While some may view coffee as a commodity, others celebrate its variety and the attributes that make each coffee unique. “Tracing” a coffee back to its source means not only identifying where it was grown and processed, but also understanding the social, environmental, and economic conditions in those places. It goes beyond answering the questions “where did this coffee come from” and “who did what to get it here”. Full traceability means knowing what is happening in those places and which parts of that story are relevant to where the coffee is now.
In a previous blog post we showed that there are approximately 12.5 million smallholder coffee farms that contribute to your daily cup of coffee. 44% of these farmers live below the poverty line, and in order to address this poverty we need to acknowledge that the coffee supply chain is long and complex. This is particularly apparent as the coffee in your cup rarely comes from a single farm but in most cases from a blend of farms, and possibly from several regions and countries as well. As you read through this post we encourage you to challenge and critically assess the need and value of traceability for both consumers and smallholder farmers.
Certain regions and varieties are renowned and rewarded for their unique qualities. Let us take Ethiopia as an example - consumers of specialty coffee may be aware of the famous coffee region “Yirgacheffe”, which has a reputation for excellence and a distinct flavor profile. Like wine, this flavor profile is influenced by farmers’ choices such as which variety of coffee to grow and how to process the coffee once it’s picked from the tree, as well as the terroir, natural attributes including soil, climate and altitude.
While the name “Yirgacheffe” is indeed the name of a town in Ethiopia, most coffee that is traded as “Yirgacheffe” comes from a larger catchment area. Over the last decade, Ethiopia has changed its internal system for classifying coffees based on where they come from, how they taste, and other attributes. The classification system is complex. Administrative borders have changed. An internal trading platform - the Ethiopia Commodity Exchange - established aggregation and warehousing hubs for coffees of similar provenance throughout the country. These different systems can make it difficult to trace a coffee beyond the name “Yirgacheffe”.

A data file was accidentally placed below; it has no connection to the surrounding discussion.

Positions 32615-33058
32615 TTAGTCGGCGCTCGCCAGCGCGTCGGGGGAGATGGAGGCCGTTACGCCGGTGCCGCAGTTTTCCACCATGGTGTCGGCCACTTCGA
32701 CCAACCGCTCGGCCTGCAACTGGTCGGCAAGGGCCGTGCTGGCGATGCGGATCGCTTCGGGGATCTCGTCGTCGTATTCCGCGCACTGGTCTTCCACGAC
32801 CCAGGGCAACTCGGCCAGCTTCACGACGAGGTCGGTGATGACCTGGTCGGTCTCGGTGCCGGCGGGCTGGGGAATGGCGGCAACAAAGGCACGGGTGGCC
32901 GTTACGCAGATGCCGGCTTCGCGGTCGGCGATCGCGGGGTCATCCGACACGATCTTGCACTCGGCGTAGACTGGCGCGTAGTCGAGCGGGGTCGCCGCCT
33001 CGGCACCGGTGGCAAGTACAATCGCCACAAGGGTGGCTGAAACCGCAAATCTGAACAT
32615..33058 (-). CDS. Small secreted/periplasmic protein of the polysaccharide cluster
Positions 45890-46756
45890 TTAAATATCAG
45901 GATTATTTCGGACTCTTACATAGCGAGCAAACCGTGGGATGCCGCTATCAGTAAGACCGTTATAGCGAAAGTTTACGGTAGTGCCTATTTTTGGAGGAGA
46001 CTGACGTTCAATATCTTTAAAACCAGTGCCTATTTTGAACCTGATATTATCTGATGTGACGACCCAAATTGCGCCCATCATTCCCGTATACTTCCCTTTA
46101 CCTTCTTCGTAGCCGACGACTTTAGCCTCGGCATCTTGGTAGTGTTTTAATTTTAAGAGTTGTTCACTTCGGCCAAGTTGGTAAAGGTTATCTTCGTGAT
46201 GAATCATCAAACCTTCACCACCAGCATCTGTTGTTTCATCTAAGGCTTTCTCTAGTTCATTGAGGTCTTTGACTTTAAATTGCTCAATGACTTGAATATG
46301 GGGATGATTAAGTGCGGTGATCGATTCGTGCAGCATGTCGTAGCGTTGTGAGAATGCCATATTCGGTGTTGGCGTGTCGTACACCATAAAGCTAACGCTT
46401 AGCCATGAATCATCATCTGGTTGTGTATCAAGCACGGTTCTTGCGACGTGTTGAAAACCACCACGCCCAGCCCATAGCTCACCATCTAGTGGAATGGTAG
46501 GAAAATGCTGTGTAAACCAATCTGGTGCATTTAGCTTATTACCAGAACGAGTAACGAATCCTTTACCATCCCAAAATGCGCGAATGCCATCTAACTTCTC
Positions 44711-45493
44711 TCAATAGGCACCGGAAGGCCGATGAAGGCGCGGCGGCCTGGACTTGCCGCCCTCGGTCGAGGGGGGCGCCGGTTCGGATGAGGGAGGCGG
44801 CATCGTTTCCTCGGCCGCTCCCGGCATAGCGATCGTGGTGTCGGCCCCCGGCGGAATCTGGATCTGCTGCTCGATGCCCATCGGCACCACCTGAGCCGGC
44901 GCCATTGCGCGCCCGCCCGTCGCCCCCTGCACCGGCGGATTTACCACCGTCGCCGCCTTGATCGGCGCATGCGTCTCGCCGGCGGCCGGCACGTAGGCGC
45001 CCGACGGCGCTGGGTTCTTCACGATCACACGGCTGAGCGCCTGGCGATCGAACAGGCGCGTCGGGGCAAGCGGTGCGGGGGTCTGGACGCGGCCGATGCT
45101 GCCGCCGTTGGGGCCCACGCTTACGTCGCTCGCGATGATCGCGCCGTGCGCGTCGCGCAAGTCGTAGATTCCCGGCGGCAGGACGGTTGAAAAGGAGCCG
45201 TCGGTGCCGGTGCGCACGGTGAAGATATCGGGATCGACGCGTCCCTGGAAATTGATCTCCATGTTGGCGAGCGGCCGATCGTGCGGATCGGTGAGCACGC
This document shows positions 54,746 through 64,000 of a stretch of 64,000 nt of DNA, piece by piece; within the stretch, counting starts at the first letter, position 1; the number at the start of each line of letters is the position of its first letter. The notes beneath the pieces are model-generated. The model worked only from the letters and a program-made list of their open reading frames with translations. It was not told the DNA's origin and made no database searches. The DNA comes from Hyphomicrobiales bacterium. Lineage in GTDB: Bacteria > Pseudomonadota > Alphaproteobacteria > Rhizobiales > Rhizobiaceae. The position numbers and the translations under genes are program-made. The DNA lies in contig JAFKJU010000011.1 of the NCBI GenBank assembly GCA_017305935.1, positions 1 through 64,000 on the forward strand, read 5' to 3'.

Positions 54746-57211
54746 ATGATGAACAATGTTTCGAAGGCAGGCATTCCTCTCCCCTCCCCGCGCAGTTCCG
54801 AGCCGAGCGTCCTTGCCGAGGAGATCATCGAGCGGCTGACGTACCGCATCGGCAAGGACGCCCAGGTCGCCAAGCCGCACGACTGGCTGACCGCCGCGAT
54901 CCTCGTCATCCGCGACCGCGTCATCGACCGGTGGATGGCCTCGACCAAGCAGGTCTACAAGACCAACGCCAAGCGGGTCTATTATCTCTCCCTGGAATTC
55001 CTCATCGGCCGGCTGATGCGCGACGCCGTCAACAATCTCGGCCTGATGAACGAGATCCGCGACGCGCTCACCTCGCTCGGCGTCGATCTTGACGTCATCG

Using CARTO, Enveritas was able to display a current visualisation of the complexity of these types based upon the ECX classification system.
Above we highlight the example of Ethiopia and the role that geographic traceability can play in associating coffees with places.
However, we cannot assume that just because a supply chain is traceable that it is also a responsible or ethical supply chain. If traceability is important to you as a consumer, we challenge you to add a similar value to traceability of the sustainability issues in the supply chain. Coffee beans are touched by many hands before they make it to your cup, even before they leave their own community of origin. Rarely can it be assumed that all the coffee a farmer produces passes through the same chain of custody.
This map shows that most farmers are not represented by organised groups such as co-operatives. Instead, they sell to a variety of different coffee aggregators. Even if it is possible to physically trace a coffee to a farmer group or a co-operative, these buyers need to maintain member support systems and physically separate out non-member coffees in order to uphold traceability requirements.
Physical traceability is a tool in a responsible coffee buyer’s toolbelt, but it can’t be the only one. It needs to be complimented by verification of the sustainability issues and a system in which we are incentivised to highlight and solve those issues.
The issues themselves are real and deserve attention. Over 5 million coffee farmers live in poverty and the challenges of making coffee more sustainable cannot fall solely on their shoulders. We need to support them on this journey and to do so we need to understand the issues they face and the trade-offs they consider in adopting different practices. In Yirgacheffe, for example, farms are exceedingly small, trees are aging, and productivity is inconsistent. Farmers and buyers both want these issues to get better.
Such information is possible to gather, using technology and boots-on-the-ground, and above all by challenging the current systems that do not reward surfacing these issues. The coffee industry needs to be held to a higher standard across the reliability of the data on the issues themselves and the way that information is presented to consumers - so they are under no illusion that a label indicating an origin means that the farmers in that origin are thriving and prosperous.
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